• The magical number of 180 has more to do with performance. It is not something that needs to be the specific target for all runners. It can be used as a comparison figure, but not an absolute. The correct cadence will be different for everyone based on a multitude of factors such as fitness level, mechanics, and leg mass.

• Since there is no exact number everyone should try to achieve, just compare your cadence at the beginning of the run with the cadence at the end, and try to maintain it. Over time, work to increase it.

• Form should always be the first consideration (particularly, landing below your hips instead of in front of your hips). Before working on developing a higher cadence, make sure your form is correct, then work on cadence. Over time, work on developing a higher cadence compared to your current one, but make sure you have proper form first.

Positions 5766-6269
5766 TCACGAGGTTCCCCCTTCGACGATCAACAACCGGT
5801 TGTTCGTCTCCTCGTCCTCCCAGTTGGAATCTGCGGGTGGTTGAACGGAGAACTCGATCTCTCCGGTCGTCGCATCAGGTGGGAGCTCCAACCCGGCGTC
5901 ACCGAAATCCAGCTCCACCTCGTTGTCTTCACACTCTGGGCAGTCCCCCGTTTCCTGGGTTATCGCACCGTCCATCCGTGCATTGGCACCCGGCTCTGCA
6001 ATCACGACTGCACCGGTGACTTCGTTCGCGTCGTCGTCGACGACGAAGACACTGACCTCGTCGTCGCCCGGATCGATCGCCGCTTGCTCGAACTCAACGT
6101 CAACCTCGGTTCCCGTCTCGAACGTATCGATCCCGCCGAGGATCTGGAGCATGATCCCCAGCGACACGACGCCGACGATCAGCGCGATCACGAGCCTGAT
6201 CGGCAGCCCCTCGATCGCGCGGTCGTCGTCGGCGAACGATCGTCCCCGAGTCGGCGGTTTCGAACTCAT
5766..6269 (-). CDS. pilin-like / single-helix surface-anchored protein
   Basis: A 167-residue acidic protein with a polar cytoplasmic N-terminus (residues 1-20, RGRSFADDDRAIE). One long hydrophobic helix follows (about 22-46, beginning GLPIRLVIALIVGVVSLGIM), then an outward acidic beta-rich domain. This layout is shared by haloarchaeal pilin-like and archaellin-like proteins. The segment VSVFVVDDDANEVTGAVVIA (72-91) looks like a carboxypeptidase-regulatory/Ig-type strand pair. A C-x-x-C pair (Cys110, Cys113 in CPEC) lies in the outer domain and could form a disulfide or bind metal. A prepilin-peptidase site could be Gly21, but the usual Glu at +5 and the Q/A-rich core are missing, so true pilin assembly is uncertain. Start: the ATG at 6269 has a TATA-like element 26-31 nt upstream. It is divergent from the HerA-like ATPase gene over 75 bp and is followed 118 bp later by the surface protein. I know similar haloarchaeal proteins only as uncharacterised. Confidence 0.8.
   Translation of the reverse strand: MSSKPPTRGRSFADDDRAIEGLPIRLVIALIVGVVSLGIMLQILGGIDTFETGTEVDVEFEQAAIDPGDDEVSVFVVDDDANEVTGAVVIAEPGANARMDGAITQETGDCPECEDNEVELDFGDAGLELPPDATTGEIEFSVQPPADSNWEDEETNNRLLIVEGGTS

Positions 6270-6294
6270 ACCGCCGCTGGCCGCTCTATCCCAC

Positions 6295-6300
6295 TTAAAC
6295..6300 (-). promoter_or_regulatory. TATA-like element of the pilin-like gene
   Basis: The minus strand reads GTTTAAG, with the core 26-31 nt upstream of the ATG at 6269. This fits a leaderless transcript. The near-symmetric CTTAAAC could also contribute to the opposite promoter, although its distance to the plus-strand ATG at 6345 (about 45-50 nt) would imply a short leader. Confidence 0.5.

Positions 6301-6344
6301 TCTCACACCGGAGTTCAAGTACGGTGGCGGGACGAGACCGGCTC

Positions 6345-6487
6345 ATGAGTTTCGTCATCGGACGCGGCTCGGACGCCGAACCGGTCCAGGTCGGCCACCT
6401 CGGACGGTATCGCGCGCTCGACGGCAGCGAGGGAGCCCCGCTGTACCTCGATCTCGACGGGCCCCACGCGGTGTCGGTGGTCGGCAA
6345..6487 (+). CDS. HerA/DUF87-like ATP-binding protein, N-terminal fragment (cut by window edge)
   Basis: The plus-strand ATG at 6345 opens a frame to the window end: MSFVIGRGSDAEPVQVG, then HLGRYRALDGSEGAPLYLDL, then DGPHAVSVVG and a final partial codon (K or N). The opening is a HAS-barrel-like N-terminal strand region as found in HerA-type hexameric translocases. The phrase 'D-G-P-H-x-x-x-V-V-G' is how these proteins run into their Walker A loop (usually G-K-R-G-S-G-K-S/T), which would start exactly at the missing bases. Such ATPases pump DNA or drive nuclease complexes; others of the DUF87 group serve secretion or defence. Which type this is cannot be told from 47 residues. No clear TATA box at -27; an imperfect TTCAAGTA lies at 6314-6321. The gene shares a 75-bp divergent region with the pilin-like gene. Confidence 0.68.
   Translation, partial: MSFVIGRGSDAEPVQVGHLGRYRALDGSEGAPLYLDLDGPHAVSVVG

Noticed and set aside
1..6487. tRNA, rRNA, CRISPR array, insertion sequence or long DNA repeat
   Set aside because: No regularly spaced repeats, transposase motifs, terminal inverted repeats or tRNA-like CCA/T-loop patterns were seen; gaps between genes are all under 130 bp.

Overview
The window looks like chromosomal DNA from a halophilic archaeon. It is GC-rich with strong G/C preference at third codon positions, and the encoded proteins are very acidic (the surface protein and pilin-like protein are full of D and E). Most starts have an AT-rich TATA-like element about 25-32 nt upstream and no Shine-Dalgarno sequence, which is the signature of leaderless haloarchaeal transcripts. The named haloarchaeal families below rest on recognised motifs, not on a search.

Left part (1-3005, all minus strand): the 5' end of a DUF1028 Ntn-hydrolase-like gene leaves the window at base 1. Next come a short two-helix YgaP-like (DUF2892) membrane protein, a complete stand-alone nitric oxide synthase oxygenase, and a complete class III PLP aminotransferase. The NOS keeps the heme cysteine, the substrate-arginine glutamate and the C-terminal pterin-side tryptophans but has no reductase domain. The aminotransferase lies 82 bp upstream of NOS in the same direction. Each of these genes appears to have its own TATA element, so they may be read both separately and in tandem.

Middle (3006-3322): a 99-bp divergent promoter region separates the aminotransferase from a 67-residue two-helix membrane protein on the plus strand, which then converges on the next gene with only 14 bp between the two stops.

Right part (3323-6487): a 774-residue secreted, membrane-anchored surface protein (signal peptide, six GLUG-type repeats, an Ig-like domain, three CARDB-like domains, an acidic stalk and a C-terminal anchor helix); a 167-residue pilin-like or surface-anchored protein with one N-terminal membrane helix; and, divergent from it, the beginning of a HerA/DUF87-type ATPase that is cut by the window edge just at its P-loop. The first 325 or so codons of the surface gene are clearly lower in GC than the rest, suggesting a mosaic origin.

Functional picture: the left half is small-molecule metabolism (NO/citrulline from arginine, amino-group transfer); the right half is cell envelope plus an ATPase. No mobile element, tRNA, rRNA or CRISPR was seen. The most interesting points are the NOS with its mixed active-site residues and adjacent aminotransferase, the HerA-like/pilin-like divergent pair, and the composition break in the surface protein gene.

• A higher cadence requires higher cardiovascular fitness, so that is something that needs to be developed over time for long runs. If you try to do the same exact run as far as distance and pace, and just increase your cadence in one day, you will be left frustrated.

References

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Haven’t actually read your post—just a preemptive heart because you’ve turned me into a cadence-counting fool, and I’m thrilled to see some good Eric-info on it.